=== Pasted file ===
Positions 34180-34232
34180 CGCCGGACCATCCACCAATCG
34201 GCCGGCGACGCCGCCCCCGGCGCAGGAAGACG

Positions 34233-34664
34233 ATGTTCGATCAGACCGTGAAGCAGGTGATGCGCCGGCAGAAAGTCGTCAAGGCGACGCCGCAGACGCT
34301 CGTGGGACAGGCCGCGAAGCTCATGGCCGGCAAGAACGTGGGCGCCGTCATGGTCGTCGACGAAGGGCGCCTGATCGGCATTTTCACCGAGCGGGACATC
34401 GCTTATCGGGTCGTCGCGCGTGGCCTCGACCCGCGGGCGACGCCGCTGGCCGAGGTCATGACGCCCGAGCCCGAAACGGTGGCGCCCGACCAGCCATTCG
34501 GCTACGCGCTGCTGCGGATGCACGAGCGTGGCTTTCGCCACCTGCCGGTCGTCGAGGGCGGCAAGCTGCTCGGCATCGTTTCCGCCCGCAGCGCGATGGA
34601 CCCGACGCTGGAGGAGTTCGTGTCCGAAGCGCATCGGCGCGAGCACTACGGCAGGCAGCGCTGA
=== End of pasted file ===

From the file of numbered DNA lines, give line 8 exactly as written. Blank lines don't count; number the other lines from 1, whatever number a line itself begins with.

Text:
34501 GCTACGCGCTGCTGCGGATGCACGAGCGTGGCTTTCGCCACCTGCCGGTCGTCGAGGGCGGCAAGCTGCTCGGCATCGTTTCCGCCCGCAGCGCGATGGA